Saturday, April 4, 2015

(Processed) Food for Thought

As I chewed over the idea that remnant morsels of my luncheon salad of kale, beet chips, quinoa and edamame might possibly linger in my teeth for an entire afternoon’s entertainment of picking the bits out, I congratulated myself on such a “good-for-me,” nutritious meal.

Meanwhile, every fiber of my being screamed, “Good for me?!? Bleccccchhhhh!” 

If someone had told me when I was a kid – a vegetable-hater of a kid – that I would someday eat edamame, I would have launched a spit wad of mashed potatoes off a spoon at them. These modern health foods certainly were not in my family’s diet out there in the middle of the Canadian Prairies. What WAS good for us, according to my mother, was whole milk, bread crusts, mashed potatoes and canned cream corn. “I don’t LIKE mashed potatoes!! I don’t wanna eat my bread crusts!!! I hate creamed corn!!!!!” I’d whine.  “Too bad. Eat them anyway. They’re good for you.” The ultimate Mom sentence that shut down any debate about leaving the kitchen table until your plate was cleaned off.

And what about the advice you hear from nutrition experts these days that we should avoid processed foods and only consume food that our grandmothers ate?  I am old enough to be a grandmother so I am not sure what age group they are referring to. If they’re telling younger generations to eat what we did, then it would be Kraft dinner and bologna on white bread.

Processed foods aren’t exactly new. My grandmother was born in 1891. Growing up, she probably ate Campbell’s canned soups and Kellogg’s Corn Flakes, both of which came on the market in the 1890s. Foods like these were thought to be not only labor-saving but healthful! Today they're considered poisons by the Whole Foods set. My grandmother lived to 83.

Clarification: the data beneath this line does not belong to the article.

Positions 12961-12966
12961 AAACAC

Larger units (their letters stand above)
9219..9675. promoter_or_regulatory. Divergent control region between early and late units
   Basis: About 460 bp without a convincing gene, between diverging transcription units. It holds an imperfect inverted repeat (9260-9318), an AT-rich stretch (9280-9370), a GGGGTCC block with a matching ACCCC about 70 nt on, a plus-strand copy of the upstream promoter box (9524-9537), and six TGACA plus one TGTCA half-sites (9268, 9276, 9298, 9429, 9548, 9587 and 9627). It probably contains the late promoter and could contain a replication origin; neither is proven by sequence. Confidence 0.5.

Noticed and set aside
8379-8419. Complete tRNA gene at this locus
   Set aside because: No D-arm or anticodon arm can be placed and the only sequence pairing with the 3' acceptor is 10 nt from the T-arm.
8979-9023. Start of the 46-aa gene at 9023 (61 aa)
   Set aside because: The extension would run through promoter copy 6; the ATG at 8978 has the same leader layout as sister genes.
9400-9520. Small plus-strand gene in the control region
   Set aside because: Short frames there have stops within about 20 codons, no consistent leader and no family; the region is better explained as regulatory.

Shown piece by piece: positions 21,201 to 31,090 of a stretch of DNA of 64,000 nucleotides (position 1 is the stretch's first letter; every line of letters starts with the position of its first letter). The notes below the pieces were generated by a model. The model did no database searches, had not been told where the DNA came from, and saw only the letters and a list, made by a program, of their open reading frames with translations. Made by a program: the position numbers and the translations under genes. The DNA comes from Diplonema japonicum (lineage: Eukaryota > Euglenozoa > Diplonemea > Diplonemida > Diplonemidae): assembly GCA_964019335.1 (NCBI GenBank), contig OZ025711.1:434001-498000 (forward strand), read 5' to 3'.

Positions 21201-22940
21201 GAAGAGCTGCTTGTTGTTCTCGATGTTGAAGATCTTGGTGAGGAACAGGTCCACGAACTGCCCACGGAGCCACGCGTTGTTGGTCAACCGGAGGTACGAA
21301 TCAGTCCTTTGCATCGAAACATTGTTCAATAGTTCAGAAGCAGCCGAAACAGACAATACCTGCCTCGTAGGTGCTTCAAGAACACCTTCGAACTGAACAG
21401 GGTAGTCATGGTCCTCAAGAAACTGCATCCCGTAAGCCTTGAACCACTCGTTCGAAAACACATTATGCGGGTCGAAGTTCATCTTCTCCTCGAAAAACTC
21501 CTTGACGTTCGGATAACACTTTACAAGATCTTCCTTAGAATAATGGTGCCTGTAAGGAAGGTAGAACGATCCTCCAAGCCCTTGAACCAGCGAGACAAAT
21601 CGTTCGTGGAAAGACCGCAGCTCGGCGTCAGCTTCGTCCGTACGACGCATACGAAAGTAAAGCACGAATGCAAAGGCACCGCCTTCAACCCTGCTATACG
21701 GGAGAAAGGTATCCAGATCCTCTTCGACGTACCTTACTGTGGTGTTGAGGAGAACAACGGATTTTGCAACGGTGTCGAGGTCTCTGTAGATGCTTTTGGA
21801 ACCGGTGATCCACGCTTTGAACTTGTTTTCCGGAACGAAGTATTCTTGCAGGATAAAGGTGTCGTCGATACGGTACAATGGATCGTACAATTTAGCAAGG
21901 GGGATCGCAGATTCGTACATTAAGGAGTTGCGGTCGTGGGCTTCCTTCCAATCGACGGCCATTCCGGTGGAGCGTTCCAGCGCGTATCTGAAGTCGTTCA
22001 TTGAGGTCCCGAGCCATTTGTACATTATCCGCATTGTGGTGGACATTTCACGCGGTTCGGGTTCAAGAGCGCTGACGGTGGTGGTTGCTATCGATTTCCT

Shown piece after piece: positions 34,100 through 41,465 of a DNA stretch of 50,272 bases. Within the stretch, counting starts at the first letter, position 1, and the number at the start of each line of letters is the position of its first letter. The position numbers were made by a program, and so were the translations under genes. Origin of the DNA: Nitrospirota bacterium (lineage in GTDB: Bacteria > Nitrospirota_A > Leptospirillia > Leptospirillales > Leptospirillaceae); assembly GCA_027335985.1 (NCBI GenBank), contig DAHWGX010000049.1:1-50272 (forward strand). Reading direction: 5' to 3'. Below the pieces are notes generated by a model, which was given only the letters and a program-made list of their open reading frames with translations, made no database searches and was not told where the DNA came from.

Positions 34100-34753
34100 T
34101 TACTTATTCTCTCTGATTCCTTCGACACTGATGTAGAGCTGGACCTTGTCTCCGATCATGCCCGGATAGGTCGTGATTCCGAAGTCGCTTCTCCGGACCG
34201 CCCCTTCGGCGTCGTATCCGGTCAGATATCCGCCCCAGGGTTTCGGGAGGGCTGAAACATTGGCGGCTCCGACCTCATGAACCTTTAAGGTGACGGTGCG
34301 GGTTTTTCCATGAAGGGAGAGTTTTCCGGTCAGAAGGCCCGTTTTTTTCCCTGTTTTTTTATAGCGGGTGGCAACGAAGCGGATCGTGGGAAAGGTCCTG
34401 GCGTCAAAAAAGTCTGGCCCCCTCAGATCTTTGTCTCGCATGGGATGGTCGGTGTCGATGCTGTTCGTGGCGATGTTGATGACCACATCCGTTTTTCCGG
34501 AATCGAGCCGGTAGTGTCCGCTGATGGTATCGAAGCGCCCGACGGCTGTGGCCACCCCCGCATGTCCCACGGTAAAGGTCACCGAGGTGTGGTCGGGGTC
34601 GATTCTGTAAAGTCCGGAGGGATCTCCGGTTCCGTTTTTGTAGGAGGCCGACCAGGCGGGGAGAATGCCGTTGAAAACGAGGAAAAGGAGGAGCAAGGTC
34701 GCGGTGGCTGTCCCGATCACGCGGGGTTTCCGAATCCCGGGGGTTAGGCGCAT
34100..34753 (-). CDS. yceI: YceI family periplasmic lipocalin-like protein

Looking back, I’d have to say that by 1950s and 60s standards, my mother fed us fairly wholesome meals. In those days, when everyone except my family owned a freezer, my mother shopped for fresh food every day. Today, she might be considered a true revolutionary. During the short Manitoba summer growing season, my parents traveled far and wide to gather fresh veg from farmers’ markets and roadside stands. The rest of the year mother walked to our neighborhood Tomboy grocery to buy meat, potatoes and vegetables for dinner. “Fresh” veggies in those days, out on the flats in the Canadian midwinter, consisted of turnips, carrots, potatoes and onions. The occasional Brussels sprout or cauliflower that might be available was cooked to mush with every drop of nutrition boiled the heck out of it. Other veggies, too exotic for the Prairie winter, came in cans: Niblets corn, tomatoes, beans and peas that had a sinister grey pallor to them. I was 17 before I ever saw a stalk of broccoli.

My mother’s menu had a comforting weekly rhythm to it: roast beef and potatoes on Sunday, left over roast on Monday, fried chicken legs sprinkled with dehydrated onion flakes on Tuesday (with mashed potatoes), one of mother’s famous ground beef concoctions on Wednesday (with mashed potatoes), pork chops cooked in Campbell's mushroom soup on Thursday (with mashed potatoes.) Dinner was eaten out at a restaurant on Friday (Rae and Jerry’s for you Winnipeggers reading this) and then she’d prepare something “casual” on Saturday, like burgers or chili con carne or fried rice with shrimps.

Up the street, my friend's family ate all the new, amazing, packaged, processed foods her parents bought at the Co-op. Her family had a freezer, into which they stuffed Swanson’s TV dinners, Pillsbury crescent rolls, Bird’s Eye peas and marvelous loaves of Wonder Bread. I thought everything at their house tasted better than at home. I was fascinated by the chemically, sharp, bright tastes. I was awe struck by the fact that a wad of Wonder bread with a little saliva added could be crafted into a marble just perfect for playing Ringers. My mother despaired when I’d come home pleading with her to buy Tang orange “drink” or Green Giant frozen mixed vegetables. And then she’d serve us what my brother and I called “Halloween Surprise”: mashed carrots and turnips. “They’re good for you!”


So here’s the thing: whenever I hear THOSE words, “Good for you,” my teeth clamp together, my lips slam shut and I assume my best pouty face. Can’t help it. Kale and quinoa might as well be canned peas to me.